For example, we connected [F] -> [S] by "Fingertips" above. But the
song "Fake Out In Buenos Aires" also connects [F] -> [S]. So you
can't just expect one edge, and Djikstra's algorithm is no longer
available (in it's original form... there may be an adaptation for
this, but I've never seen one -- I would love to be wrong).

Ok, so we've seen an example where there are multiple edges per node
pair, and we've seen why Djikstra's algorithm wouldn't work in that
model. But Djikstra's algorithm is cool and /fast/! So why not try a
different representation of the model the *would* allow Djikstra's
algorithm? Instead of having songs as edges, lets try songs as nodes
(as you mentioned). What should we represent in edges? A logical
choice would be to have a directed edge from song A to song B iff song
B can follow song A according to our rules. So there'd be an edge from
"Fingertips" to "Sapphire Bullets of Pure Love" (s to S), but no
edge from "Sapphire Bullets of Pure Love" to "I Palindrome I" (e to
I). That builds a working graph, but there are problems:

(1) Where do we start? Where do we end?

Maybe we can use an extra node that represents the start state and add
edges to all songs starting with the desired start letter. Same for
the goal state -- we add a node and connect from all songs ending with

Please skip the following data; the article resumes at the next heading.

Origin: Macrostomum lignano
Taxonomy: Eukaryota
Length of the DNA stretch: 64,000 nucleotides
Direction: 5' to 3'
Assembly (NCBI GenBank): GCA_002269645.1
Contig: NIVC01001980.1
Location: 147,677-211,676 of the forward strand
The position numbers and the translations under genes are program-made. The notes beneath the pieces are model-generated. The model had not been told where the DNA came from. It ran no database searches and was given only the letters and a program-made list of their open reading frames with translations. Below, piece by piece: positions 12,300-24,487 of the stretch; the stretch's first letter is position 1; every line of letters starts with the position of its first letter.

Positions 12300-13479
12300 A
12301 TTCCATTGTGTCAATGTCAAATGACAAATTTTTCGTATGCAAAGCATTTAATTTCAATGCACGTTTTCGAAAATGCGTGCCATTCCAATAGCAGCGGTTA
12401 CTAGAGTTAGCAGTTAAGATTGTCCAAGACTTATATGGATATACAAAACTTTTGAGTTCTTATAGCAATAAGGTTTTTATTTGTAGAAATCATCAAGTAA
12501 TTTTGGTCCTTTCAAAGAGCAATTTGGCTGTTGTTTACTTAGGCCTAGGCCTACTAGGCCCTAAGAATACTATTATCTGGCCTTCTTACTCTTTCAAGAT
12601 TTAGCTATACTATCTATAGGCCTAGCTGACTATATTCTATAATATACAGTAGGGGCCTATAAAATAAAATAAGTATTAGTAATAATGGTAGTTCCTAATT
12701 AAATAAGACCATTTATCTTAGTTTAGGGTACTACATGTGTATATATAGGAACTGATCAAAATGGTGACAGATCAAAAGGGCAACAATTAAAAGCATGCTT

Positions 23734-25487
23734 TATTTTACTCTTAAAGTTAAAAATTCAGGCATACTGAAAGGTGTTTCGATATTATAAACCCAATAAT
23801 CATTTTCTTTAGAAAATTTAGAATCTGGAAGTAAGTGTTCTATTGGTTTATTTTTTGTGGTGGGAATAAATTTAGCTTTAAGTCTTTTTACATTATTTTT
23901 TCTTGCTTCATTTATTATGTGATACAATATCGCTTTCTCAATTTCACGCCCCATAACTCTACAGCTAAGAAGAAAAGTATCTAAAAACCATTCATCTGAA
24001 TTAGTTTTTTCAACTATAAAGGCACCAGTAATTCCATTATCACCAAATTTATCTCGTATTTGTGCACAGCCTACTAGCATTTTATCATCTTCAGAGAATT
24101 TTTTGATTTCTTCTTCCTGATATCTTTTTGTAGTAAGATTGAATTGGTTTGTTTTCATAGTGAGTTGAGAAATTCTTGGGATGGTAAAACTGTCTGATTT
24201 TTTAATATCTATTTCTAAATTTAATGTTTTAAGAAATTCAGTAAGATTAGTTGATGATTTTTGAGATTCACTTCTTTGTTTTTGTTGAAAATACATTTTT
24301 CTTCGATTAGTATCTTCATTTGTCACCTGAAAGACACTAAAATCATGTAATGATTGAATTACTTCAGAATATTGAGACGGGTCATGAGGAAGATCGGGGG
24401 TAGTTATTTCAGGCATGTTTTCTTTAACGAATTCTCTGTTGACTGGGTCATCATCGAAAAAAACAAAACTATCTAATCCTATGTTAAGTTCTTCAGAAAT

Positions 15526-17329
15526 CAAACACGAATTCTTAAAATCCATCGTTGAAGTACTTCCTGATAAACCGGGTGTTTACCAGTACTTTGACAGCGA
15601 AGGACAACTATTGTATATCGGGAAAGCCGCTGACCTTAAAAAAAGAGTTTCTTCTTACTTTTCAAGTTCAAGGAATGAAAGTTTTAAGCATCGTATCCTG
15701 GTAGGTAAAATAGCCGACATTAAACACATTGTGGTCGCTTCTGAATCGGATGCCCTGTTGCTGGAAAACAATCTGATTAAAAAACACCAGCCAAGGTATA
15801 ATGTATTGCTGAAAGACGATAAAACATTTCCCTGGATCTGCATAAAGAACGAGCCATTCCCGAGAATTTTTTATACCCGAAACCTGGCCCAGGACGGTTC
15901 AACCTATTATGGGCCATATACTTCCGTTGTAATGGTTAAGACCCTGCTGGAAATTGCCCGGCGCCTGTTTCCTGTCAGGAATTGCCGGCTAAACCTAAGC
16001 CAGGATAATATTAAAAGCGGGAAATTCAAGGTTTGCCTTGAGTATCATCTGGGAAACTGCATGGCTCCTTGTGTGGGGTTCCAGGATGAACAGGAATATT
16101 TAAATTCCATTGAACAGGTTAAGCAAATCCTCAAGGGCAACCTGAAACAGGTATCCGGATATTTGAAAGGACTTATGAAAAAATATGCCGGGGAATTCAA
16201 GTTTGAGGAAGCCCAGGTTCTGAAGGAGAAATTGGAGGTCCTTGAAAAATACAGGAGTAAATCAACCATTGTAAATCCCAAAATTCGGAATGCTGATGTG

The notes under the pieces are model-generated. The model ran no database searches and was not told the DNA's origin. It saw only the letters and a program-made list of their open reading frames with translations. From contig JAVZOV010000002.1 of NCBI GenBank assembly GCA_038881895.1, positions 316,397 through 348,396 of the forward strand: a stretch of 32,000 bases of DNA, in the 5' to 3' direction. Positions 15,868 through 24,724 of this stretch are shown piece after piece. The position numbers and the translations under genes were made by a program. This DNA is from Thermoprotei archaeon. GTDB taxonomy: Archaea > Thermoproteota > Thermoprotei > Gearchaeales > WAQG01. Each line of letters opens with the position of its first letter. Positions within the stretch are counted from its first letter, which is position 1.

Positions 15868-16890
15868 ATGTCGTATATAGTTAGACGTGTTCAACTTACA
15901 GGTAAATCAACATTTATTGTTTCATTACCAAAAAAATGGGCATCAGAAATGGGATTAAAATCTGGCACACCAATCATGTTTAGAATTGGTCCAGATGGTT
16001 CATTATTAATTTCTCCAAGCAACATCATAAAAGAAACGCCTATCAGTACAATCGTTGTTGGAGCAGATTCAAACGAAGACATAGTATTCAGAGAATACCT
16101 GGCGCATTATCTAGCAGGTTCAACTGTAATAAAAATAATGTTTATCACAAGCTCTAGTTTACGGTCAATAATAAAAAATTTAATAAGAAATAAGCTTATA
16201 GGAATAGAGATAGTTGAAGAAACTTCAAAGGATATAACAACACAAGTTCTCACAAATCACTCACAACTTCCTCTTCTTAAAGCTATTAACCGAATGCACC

the desired letter to it. The problem is that we can't reuse the same
graph for multiple runs -- if we change out start/goal conditions, we
need to change the graph.

(2) How do we weight the edges?

For our example the weight appropriately belongs to the song, which is
now a node instead of an edge. We can weight all edges coming out of a
song node with the length of the song. This together with the solution
to (1) makes for a viable graph. But I contest that the shift of
weight from the appropriate entity (song) to multiple edges is a
duplication and obfuscation of the model.

(3) The revised model is much, much larger.

Assume a database of N songs beginning or ending with one of M
letters/characters. The actual distribution of connections between
songs is probably much more complex, but let's just assume each
character is equally likely. So N/M songs end with a given character
and N/M songs will start with the same given character. So we'll need
(N/M)^2 edges each for M characters, or a total of (N^2)/M edges. So
our graph has N nodes and (N^2)/M edges. Compare that to M nodes and N
edges (one edge per song). Add to that the fact that N is going to be
orders of magnitude greater than M and you'll notice the difference.

Simply, I just wanted to point out that there are situations in which
it makes sense to have a graph with multiple edges per node pair. In
those situations, the original version of Djikstra's algorithm using
incidence matrices is not applicable.

Jacob Fugal

 http://www.tmbw.net/wiki/index.php/Fingertips
 http://www.tmbw.net/wiki/index.php/Fake_Out_In_Buenos_Aires
 http://www.tmbw.net/wiki/index.php/Sapphire_Bullets_Of_Pure_Love
 http://www.tmbw.net/wiki/index.php/I_Palindrome_I

```